This loaf is a modern take on the classic German Sachertorte; moist and chocolatey with an apricot jam filling and chocolate glaze, this sachertorte chocolate loaf cake is perfect for any day of the week.
What is Sachertorte?
Sachertorte originates in Austria and is traditionally a double layer chocolate cake, layered with apricot jam, and topped with a thick chocolate glaze. While it is originally from Austria, it can be found in almost any German Konditorei.
Is Apricot Jam always used in a Sachertorte?
Traditionally yes, and this is one of those instances where I would say, “don’t knock it until you try it” because the way the two flavors come together is so good and so unusual! That being said, if you don’t want to use apricot jam I would use something else tart such as raspberry, currant, or orange jam.
Can this Chocolate Loaf Cake be frozen?
Yes! You can freeze the loaf as a whole before slicing it by wrapping it in plastic and then placing it in a freezer bag or you can slice it into 3 layers, fill with jam, and then wrap it as an assembled cake.
How to make a moist Sachertorte?
Traditionally, Sachertorte can be somewhat dry. With this recipe I didn’t want to change the classic texture and elements of the cake but the addition of sour cream helps with keeping the loaf moist. Additionally, if you have time, it is great to assemble the loaf with the jam and then wrap it up and store in the fridge for a day before serving. This allows the jam to absorb into the cake and keep it moist.
Tips for making this Sachertorte Loaf
- Make sure the oven is preheated so the loaf can go in right away when you are finished mixing it.
- I find it works best if the sour cream has come to room temp. But, if you forget, you can do this by measuring it out and microwaving it for about 10 seconds.
- In addition to the sour cream, make sure the eggs and butter are also room temperature. This will help all of the ingredients blend well together.
- When beating in the eggs, do not beat for too long; if too much air is added the loaf will have a tendency to rise quickly and then collapse – especially if you live at a higher altitude.
- Don’t worry if the wet ingredients look a little split, like scrambled eggs. Once you add the dry ingredients it will become a smooth batter.
- After you have poured the batter into the loaf tin, smooth out the top with either a rubber or offset spatula. Because it is a relatively thick batter, the loaf tends to maintain a lot of its shape while baking.
- DO NOT open the oven until 40 minutes have passed, if you are using a convection oven (or the convection setting). If you are using a conventional oven, you will need to rotate the loaf tin after 30 minutes to make sure it browns evenly. If you open the oven for too long or test it with a toothpick too early, there is a good chance the loaf will slightly fall/collapse.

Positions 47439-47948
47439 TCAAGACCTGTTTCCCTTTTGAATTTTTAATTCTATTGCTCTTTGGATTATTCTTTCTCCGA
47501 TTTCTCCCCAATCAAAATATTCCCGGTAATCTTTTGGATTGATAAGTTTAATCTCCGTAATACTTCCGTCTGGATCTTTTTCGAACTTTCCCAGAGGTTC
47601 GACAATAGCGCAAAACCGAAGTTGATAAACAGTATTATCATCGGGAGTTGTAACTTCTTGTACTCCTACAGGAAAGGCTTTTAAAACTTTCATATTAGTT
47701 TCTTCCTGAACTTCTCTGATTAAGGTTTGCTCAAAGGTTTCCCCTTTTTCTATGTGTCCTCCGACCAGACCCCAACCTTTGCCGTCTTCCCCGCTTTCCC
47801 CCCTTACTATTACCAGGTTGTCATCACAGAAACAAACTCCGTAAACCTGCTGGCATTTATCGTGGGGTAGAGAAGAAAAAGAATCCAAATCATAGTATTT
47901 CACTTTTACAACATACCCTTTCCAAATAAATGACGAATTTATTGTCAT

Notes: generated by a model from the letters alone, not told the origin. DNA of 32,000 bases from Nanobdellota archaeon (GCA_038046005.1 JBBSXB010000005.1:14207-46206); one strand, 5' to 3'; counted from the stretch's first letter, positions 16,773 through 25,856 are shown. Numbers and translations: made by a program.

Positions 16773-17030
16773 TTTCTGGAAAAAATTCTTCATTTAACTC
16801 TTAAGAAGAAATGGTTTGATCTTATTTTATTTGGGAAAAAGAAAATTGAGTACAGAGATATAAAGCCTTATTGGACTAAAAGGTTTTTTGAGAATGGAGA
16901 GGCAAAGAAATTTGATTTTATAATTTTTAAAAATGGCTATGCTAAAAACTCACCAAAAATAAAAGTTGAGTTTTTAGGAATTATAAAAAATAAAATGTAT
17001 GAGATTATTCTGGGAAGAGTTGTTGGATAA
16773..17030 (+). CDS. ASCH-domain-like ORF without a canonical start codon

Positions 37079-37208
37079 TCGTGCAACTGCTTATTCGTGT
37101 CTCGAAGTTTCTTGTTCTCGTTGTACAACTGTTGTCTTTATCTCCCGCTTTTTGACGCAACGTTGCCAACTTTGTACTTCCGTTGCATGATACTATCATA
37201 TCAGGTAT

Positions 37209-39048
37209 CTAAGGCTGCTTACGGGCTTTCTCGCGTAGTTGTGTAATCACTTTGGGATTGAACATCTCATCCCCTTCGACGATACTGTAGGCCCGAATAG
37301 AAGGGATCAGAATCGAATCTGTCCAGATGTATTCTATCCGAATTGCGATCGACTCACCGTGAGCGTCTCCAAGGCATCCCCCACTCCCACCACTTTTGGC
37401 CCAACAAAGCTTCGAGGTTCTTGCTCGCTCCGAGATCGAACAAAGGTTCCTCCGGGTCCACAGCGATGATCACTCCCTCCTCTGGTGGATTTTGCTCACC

- All Purpose Flour: Any all purpose flour will work for this loaf! I have not yet tried any other flours with this recipe.
- Baking Soda & Baking Powder: These both help make the loaf rise – make sure to check the expiration date! If they are expired, they won’t be very effective.
- Cocoa Powder: Both dutch processed and natural cocoa powder will work here.
- Vanilla Extract & Salt: Vanilla and salt add flavor as well as balance out the sweetness and the chocolate in this loaf.
- Eggs: I use standard large eggs from the store.
- Sugar: This sachertorte loaf only uses granulated sugar in the cake batter.
- Sour Cream: Sour cream adds richness and moisture to the loaf. You can also use full fat greek yogurt.
- Butter: This loaf uses the creaming method meaning that the butter is first beaten with the sugar to add air and lift to the cake. It also adds moisture to the loaf, just make sure it is room temperature/softened.
- Apricot Jam: Apricot jam is the traditional filling for a Sachertorte and it works so well with chocolate; but, feel free to use any jam that you like or have on hand.
- Dark Chocolate: The dark chocolate is for the ganache glaze. Make sure that it is at least semi-sweet or dark chocolate rather than milk chocolate.
- Heavy Cream: This can be either heavy cream or heavy whipping cream – it is melted with the dark chocolate to create the glaze.
How to make a Sachertorte Chocolate Loaf Cake
- Preheat the oven to 350 F (or 325 F if baking on convection – this is preferred).
- In a medium sized bowl, sieve together the flour, cocoa powder, baking soda, and baking powder. Set aside.
Chocolate Loaf Cake Batter
- In the bowl of a stand mixer cream the sugar, butter, vanilla, and salt until light and fluffy, about 4 minutes on medium/high speed.
- Scrape the sides and bottom of the mixing bowl and add in the three eggs. Beat again, using the paddle attachment, on medium speed until the eggs are combined. It is ok if the mixture looks split, it will come together as soon as the dry ingredients are added. Then add in the sour cream and mix one more time to combine.
- Next, pour in the dry ingredients. Mix with the paddle attachment briefly and then scrape the sides and bottom of the bowl to mix in any remaining ingredients. Be sure not to over mix the batter.